The recent rise comes after a 30% drop in people reporting mental health issues during the peak of the coronavirus pandemic. Researchers suggested the drop came after people didn’t want to visit their doctors and stay away from health services, BBC News reports.
Now, people have returned to their doctors. And the current demand for help might exceed pre-pandemic levels by 20%, according to BBC News, suggesting there’s been additional mental health issues created by the pandemic.
Reported problems from the pandemic have included isolation, substance use, domestic violence issues and economic concerns, according to the NHS, which is a public body of the department of health and social care in England.
There were also “particular concerns that the stark inequalities in accessing services and recovery rates that Black and minority ethnic communities face will be exacerbated,” the report said, according to BBC News.
Concerns about the mental health impact of the coronavirus pandemic have been noted by epidemiologists and virologists over the last few months. Researchers said it’s not surprising that forcing people to stay home and shutting down cities — leading to business closures and unemployment — might lead to mental health struggles.
Frederick Buttell and Regardt J. Ferreira at Tulane University wrote in the journal Psychological Trauma that staying safe from the pandemic could impact our mental health.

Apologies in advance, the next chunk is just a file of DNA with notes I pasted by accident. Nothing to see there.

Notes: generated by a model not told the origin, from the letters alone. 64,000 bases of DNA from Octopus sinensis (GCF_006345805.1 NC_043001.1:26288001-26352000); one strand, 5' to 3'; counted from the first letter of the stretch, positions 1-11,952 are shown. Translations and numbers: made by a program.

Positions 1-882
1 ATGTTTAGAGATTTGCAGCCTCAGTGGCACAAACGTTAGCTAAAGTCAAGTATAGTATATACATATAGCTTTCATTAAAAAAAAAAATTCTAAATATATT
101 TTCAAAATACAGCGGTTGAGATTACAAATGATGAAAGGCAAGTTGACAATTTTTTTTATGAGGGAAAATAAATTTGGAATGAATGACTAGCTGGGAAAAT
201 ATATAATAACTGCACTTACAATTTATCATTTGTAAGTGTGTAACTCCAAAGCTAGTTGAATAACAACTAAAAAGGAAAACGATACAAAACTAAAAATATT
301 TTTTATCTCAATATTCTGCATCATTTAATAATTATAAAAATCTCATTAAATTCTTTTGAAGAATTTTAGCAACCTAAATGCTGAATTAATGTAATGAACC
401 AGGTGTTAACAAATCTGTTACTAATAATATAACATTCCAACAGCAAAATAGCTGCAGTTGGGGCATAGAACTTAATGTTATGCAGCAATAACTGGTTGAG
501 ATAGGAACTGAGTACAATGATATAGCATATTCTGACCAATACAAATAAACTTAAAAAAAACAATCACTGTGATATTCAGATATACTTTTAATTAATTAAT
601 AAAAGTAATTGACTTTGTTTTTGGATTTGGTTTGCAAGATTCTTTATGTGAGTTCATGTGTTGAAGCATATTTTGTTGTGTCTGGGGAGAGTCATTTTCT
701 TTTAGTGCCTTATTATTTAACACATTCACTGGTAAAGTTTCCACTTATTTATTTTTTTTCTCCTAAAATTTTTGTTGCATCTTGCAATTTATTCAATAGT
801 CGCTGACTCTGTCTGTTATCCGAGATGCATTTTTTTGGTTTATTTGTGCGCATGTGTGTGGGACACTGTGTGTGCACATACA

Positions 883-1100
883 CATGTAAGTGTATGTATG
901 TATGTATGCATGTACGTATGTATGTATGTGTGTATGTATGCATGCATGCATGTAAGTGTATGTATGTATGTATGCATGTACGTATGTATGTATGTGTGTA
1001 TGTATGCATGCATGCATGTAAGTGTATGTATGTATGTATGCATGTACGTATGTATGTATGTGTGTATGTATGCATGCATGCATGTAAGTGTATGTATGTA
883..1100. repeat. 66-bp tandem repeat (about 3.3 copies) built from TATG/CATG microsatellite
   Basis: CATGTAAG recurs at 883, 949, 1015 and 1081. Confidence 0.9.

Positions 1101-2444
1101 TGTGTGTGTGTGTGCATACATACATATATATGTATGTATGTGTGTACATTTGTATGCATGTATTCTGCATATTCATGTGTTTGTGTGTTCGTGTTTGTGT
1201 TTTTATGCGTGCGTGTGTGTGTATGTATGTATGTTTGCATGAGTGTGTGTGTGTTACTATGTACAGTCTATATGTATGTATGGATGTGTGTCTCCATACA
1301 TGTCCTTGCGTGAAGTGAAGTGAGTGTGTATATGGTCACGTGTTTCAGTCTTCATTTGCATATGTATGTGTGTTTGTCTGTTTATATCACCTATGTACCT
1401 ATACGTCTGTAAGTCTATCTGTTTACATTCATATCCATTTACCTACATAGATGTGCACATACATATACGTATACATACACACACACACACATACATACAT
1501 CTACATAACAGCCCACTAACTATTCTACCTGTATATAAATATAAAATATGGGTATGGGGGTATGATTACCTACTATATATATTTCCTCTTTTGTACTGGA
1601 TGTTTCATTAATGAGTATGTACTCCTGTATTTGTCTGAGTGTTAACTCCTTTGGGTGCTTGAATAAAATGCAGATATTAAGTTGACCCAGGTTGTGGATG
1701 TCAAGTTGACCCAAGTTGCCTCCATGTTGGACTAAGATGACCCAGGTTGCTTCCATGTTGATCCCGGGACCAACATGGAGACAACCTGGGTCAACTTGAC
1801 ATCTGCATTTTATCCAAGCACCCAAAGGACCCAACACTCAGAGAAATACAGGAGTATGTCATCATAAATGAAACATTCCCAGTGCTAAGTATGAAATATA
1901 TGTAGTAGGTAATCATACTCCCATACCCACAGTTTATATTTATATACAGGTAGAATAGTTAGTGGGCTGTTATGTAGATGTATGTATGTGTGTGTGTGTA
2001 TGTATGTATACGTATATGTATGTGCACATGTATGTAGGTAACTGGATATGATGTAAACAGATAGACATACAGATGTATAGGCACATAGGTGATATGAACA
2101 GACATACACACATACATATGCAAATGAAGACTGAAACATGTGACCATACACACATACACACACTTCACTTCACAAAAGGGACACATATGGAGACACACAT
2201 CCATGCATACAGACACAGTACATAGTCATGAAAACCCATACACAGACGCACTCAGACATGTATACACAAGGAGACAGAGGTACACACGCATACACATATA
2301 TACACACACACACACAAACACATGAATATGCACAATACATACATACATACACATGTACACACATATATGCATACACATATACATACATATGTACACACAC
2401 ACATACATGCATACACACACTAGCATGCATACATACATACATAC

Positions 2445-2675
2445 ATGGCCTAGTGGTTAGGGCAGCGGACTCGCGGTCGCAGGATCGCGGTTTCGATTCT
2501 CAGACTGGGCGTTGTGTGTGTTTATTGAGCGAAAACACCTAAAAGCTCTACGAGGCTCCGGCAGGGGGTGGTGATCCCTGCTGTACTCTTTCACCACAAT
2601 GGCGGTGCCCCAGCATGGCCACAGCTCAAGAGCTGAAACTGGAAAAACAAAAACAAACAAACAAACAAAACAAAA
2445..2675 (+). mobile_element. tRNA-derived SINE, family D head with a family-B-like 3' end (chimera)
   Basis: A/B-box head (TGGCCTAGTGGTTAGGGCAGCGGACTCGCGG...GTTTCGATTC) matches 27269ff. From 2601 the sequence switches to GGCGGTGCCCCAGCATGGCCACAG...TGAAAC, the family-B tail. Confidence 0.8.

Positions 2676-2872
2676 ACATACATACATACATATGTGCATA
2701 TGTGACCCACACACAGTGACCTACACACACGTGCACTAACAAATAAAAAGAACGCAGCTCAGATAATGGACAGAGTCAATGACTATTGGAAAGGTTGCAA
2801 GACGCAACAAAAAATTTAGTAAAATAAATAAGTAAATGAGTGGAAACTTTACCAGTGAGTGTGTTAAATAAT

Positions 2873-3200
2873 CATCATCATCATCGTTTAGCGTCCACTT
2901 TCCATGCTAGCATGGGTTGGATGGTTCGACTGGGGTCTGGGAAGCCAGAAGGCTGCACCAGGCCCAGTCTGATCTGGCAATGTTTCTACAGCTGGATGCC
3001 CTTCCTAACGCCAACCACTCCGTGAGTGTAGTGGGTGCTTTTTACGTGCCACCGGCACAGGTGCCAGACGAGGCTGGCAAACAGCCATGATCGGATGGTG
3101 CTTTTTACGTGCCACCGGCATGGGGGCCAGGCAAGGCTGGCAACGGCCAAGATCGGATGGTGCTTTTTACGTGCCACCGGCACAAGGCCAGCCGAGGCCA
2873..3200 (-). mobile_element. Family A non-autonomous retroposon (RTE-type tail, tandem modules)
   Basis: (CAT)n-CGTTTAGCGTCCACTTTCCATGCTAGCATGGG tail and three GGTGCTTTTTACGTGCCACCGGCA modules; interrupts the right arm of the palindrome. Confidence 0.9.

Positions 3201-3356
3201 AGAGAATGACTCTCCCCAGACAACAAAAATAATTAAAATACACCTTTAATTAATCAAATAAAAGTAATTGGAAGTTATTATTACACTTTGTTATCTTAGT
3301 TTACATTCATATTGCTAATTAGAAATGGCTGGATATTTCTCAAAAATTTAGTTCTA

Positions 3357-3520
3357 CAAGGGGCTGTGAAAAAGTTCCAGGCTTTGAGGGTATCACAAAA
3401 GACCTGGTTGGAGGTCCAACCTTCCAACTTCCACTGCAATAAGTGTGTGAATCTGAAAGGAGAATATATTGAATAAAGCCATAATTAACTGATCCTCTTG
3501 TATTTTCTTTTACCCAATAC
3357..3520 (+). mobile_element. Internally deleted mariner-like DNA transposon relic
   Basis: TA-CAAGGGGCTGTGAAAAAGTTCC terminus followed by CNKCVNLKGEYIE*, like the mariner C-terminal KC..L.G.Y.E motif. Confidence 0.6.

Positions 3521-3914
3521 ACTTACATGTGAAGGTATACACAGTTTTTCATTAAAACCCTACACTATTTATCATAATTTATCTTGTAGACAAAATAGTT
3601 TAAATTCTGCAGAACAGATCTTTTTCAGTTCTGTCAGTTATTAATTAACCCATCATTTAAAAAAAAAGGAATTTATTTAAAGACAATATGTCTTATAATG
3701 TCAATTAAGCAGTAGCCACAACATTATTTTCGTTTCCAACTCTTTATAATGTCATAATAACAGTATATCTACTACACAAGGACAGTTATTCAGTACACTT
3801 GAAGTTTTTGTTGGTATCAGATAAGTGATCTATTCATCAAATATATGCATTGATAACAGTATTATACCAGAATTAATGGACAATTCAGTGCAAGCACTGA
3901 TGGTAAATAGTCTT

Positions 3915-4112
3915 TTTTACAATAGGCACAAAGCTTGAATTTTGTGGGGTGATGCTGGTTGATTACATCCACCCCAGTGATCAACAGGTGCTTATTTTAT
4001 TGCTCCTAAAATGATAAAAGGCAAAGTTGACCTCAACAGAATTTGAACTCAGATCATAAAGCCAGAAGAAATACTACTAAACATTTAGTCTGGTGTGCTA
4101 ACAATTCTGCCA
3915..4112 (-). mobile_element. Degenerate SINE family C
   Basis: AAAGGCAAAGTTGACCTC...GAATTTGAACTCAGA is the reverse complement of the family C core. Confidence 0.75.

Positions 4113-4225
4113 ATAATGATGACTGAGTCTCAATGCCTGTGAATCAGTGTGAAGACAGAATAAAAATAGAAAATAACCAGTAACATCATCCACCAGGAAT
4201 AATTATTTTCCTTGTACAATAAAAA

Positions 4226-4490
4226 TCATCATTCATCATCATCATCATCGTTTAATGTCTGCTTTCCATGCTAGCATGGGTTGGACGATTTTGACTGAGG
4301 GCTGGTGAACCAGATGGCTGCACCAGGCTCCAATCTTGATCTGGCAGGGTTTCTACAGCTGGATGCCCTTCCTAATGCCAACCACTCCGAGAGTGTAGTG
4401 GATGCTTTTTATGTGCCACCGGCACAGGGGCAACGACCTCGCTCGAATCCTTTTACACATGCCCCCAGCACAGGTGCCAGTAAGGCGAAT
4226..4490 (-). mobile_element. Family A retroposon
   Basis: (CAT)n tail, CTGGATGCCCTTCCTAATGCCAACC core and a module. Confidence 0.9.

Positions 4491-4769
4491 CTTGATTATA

“In an ironic twist, many of the strategies that are critical to ensuring our collective public health during this pandemic may put people at greater risk for ... mental health issues,” they wrote.
A number of studies from China, Spain and the United States found that people are suffering amid the pandemic. People tend to feel anxious, depressed and traumatized. Some remain lonely from staying inside and being forced to stay socially distanced away from people. Domestic violence has increased, too, as more people are forced to stay home. Disadvantaged groups have seen several more concerns because they’re losing their jobs and have the extra burden of financial insecurity.
But this doesn’t mean people can’t do their part to care for others. Feeling empathy for others is an important step people can take to help others feel better, researchers said.
“What we’re going through right now is a trauma, or at least a major stressor on a global scale,” according to Kira M. Newman of Greater Good Magazine. “This is one of those times when life really is harder by a little bit or a lot, depending on your situation. Feeling bad is part of being human — and right now, that’s something many of us need to face, even as we work to feel better, stay connected, and help others.”